Introduction to Low Impact Development (LID)
Bayview School Building, 2:15 PM
Low impact development emphasizes reducing stormwater runoff and accompanying pollutant transport by techniques that allow stormwater to absorb into the ground. This class introduces various techniques to reduce stormwater run-off including reduction of impervious surfaces, creation of rain gardens, dispersion methods green roofs, and pin foundations.
Brad is a Civil Engineering graduate of WSU, who works for the City of Oak Harbor as their Stormwater Engineer, and as a Certified Stormwater Manager (CSM). He holds certifications from WSU and from the Department of Ecology in Low Impact Development (LID) design and is a certified pervious concrete technician. He has 21 years of post graduation experience in civil engineering and stormwater design. He has spent time on Whidbey island since 1986 and became an island resident in 2003.
Car*less Commuting, that’s how we roll into a carbon-less future.
Sears House, 2:15 PM
Transportation is responsible for roughly 28% of Greenhouse gas emissions. How do we plan for a carbon-less future on a city scale, town scale and a human scale? See local examples of people friendly habitats that encourage low carbon living. Examine transportation options and technologies that steer us away from single occupancy vehicles. Share your ideas, concerns and experiences. Save money, get exercise, make friends, pollute less, stress less and enjoy the ride. Let’s discover what happens when we bus, bike or walk our talk.
Maribeth Crandell has walked, biked and bused to work for a decade. She’s taken some low carbon vacations in the Northwest and beyond. Now she works as Mobility Specialist for Island Transit, to spread the joy, share the love of public transit.
Weeds of Whidbey: Exploring noxious weeds and management
Bayview School Building, 3:15 PM
Plants are perhaps one of the most critical players in our ever changing environment. They can be both extremely fragile and highly adaptable. Noxious weeds destroy biological diversity, decrease forage, increase erosion, and decrease land values across Island County. In this talk we will explore a host of Whidbey’s most prevalent invaders, tools and techniques for specific invasive species, and examining management principles in which we go about controlling invasive plant species. Through this we can become key contributors in creating a healthy and happy island home not only for ourselves but for future generations as well.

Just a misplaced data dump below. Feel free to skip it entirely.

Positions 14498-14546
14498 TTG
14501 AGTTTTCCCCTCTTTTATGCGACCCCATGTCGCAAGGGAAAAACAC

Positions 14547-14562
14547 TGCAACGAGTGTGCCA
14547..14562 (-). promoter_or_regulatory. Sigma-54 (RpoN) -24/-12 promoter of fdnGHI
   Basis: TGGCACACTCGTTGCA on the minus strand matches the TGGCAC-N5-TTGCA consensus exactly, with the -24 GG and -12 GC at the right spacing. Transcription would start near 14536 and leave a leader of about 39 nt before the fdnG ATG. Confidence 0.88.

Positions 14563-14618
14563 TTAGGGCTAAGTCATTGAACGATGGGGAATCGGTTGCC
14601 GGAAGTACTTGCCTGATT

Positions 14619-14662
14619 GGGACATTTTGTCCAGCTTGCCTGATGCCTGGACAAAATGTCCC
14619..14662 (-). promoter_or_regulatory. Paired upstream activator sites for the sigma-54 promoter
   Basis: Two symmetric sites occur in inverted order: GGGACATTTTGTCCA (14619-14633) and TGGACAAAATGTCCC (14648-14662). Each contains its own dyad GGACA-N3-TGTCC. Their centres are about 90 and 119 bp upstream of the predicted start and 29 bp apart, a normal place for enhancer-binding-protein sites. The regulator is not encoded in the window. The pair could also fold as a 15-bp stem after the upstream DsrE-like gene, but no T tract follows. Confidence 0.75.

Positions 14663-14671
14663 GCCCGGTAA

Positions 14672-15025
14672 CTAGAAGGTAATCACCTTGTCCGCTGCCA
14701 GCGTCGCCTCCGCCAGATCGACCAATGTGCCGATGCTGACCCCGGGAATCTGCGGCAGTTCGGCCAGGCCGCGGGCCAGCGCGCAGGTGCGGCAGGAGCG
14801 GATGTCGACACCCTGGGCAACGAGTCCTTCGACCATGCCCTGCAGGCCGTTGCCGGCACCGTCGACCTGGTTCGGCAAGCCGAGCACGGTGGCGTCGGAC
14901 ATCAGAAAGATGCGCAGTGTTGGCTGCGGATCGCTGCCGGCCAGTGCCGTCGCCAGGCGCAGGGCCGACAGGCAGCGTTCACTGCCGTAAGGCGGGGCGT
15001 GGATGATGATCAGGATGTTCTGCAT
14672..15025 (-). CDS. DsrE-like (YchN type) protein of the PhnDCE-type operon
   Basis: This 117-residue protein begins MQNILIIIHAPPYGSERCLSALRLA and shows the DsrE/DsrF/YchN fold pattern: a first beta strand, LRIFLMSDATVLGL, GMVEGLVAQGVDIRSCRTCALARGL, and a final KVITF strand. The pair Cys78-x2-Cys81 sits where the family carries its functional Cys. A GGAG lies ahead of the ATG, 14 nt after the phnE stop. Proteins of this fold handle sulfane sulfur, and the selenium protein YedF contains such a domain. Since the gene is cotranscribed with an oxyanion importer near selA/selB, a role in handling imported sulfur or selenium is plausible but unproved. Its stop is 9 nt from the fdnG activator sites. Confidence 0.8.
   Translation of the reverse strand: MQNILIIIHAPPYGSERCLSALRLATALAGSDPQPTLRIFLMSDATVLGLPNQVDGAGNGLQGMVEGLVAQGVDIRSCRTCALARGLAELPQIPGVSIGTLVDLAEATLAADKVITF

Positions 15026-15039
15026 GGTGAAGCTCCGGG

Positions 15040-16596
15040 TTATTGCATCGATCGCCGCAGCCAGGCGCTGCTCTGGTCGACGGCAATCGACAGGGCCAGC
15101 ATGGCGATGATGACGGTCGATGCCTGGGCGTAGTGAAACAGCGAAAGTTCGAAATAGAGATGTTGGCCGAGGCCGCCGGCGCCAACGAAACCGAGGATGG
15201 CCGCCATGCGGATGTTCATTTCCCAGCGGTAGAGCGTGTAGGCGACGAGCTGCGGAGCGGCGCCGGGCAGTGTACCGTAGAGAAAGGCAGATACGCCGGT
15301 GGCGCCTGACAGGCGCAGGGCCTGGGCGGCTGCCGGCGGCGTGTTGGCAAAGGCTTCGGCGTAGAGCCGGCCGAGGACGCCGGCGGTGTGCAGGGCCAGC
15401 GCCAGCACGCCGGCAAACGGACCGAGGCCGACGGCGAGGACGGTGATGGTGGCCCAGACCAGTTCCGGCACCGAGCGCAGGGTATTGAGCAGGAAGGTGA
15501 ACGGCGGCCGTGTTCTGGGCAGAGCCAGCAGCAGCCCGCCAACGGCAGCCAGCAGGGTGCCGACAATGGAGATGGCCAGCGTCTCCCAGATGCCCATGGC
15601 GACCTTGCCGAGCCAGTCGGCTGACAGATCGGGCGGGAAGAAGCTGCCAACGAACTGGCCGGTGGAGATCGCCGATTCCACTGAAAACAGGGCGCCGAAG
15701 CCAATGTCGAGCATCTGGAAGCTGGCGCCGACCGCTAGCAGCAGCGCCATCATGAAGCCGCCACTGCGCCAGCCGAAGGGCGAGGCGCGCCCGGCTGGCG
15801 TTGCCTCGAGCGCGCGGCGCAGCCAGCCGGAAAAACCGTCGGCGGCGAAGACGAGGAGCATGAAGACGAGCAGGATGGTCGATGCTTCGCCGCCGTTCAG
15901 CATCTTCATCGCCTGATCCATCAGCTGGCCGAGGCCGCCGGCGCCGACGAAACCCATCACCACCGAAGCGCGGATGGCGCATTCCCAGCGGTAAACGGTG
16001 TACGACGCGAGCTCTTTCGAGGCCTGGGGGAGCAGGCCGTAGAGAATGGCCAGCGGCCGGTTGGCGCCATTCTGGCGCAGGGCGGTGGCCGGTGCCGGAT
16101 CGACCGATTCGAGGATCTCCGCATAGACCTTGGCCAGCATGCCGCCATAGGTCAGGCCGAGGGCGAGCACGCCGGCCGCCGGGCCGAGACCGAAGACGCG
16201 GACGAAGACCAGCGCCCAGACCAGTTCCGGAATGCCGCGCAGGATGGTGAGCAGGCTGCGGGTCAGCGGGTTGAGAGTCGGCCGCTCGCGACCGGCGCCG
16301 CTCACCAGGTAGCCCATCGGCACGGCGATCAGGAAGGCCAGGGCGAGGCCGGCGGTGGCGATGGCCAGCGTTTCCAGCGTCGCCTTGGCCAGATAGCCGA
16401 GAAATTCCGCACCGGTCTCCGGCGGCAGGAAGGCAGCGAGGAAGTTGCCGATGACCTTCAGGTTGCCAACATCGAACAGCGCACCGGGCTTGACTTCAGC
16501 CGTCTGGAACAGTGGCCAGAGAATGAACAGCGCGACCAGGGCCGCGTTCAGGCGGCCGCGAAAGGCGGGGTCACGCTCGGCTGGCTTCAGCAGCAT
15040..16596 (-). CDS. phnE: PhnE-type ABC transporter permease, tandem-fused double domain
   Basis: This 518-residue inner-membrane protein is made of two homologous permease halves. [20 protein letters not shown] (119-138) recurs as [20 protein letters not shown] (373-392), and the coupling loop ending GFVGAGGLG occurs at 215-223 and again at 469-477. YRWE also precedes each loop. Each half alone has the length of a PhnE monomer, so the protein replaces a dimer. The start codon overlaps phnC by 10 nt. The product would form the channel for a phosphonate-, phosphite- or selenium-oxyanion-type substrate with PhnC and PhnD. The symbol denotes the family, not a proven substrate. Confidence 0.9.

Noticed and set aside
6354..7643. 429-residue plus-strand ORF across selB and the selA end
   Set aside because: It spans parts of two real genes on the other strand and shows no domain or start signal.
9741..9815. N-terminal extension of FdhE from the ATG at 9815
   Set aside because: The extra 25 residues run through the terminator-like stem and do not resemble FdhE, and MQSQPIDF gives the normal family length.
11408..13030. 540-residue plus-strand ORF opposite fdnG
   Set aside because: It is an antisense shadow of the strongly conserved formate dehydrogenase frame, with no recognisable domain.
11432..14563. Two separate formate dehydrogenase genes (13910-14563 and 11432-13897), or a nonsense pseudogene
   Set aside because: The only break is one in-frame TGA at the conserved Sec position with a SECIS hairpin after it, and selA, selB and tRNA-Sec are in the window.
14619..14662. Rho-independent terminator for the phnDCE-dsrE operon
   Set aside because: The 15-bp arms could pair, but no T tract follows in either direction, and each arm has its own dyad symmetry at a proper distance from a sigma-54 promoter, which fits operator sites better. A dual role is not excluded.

Seth Luginbill currently serves as the Noxious Weed Program Coordinator for the Island County Noxious Weed Control Board. Seth comes with a background in botany and natural resource management. He has spent most of his professional career working in restoration of native glacial outwash prairie and Garry oak ecosystems both here in Washington, as well as in British Columbia.
Bike Maintenance with Bayview Bikes
Sears House, 3:15 PM
Discover some spring maintenance tips for any sort of bicycle, and advice on the best places to ride or commute on Whidbey Island. Afterwards, enjoy an open Q&A with Michael for answers to your specific questions and needs.
Bayview Bicycles is a community bike shop offering sales, service, and rentals. We are an authorized Specialized dealer.
1 - 1:30 PM
An all-island string ensemble for young musicians led by Roxallanne Medley.
Paul Arand, Electric Keyboard
1:30 - 2 PM
Wild Man Cooley
2 - 4 PM
Wild Man Cooley is a “new band composed of old musicians”, playing a classic mix of western swing and upbeat jazz tunes. The string-based 6-piece group features the smooth guitar stylings of John Koschnick; lead vocals, rhythm uke, and cornet by Rick Castellano; upright bass by Fran Einterz; vocals and accordion, Peggy Moe; vocals and antics by David Howell; and Dr. Peter Keating - a multi-talented rhythm banjo strummer, who also sings lead and backup, while providing drums, cymbals, and tambourine – all simultaneously!
The band is named after a hobo from the Great Depression, who was a loner and “marched to his own beat”. Band leader and vocalist Rick Castellano said “Our name exemplifies our musical style. We play a fun, very danceable mix of Western Swing and classic jazz, arranged in our unique style for a small – but very energetic group. We love the sound, and hope you will too!”